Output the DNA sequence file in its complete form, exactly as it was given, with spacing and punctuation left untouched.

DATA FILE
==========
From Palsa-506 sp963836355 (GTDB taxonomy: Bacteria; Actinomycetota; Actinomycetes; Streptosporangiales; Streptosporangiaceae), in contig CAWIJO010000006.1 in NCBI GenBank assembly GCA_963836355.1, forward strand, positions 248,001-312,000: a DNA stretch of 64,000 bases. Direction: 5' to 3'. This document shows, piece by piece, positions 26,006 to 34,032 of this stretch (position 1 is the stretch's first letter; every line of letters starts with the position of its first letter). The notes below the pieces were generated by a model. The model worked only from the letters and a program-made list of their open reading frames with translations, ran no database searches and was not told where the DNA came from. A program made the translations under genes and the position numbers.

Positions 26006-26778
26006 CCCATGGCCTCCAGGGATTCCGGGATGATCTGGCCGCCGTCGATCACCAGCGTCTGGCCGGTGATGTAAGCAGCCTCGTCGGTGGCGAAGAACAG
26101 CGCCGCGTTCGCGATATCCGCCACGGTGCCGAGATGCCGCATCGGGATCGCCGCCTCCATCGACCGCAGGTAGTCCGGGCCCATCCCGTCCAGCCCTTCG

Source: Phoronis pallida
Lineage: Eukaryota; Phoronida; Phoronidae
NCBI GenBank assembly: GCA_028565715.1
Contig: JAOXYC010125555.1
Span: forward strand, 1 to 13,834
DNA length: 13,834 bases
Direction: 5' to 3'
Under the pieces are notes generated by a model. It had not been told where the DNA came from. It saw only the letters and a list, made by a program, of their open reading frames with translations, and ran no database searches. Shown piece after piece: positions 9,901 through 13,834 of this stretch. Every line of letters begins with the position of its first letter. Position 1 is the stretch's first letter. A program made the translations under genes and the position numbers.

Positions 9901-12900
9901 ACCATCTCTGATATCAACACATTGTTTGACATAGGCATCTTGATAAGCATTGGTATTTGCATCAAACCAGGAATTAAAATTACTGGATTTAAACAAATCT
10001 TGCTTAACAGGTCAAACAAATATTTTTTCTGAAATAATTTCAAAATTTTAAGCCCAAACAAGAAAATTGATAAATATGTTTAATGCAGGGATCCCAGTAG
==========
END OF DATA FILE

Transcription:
From Palsa-506 sp963836355 (GTDB taxonomy: Bacteria; Actinomycetota; Actinomycetes; Streptosporangiales; Streptosporangiaceae), in contig CAWIJO010000006.1 in NCBI GenBank assembly GCA_963836355.1, forward strand, positions 248,001-312,000: a DNA stretch of 64,000 bases. Direction: 5' to 3'. This document shows, piece by piece, positions 26,006 to 34,032 of this stretch (position 1 is the stretch's first letter; every line of letters starts with the position of its first letter). The notes below the pieces were generated by a model. The model worked only from the letters and a program-made list of their open reading frames with translations, ran no database searches and was not told where the DNA came from. A program made the translations under genes and the position numbers.

Positions 26006-26778
26006 CCCATGGCCTCCAGGGATTCCGGGATGATCTGGCCGCCGTCGATCACCAGCGTCTGGCCGGTGATGTAAGCAGCCTCGTCGGTGGCGAAGAACAG
26101 CGCCGCGTTCGCGATATCCGCCACGGTGCCGAGATGCCGCATCGGGATCGCCGCCTCCATCGACCGCAGGTAGTCCGGGCCCATCCCGTCCAGCCCTTCG

Source: Phoronis pallida
Lineage: Eukaryota; Phoronida; Phoronidae
NCBI GenBank assembly: GCA_028565715.1
Contig: JAOXYC010125555.1
Span: forward strand, 1 to 13,834
DNA length: 13,834 bases
Direction: 5' to 3'
Under the pieces are notes generated by a model. It had not been told where the DNA came from. It saw only the letters and a list, made by a program, of their open reading frames with translations, and ran no database searches. Shown piece after piece: positions 9,901 through 13,834 of this stretch. Every line of letters begins with the position of its first letter. Position 1 is the stretch's first letter. A program made the translations under genes and the position numbers.

Positions 9901-12900
9901 ACCATCTCTGATATCAACACATTGTTTGACATAGGCATCTTGATAAGCATTGGTATTTGCATCAAACCAGGAATTAAAATTACTGGATTTAAACAAATCT
10001 TGCTTAACAGGTCAAACAAATATTTTTTCTGAAATAATTTCAAAATTTTAAGCCCAAACAAGAAAATTGATAAATATGTTTAATGCAGGGATCCCAGTAG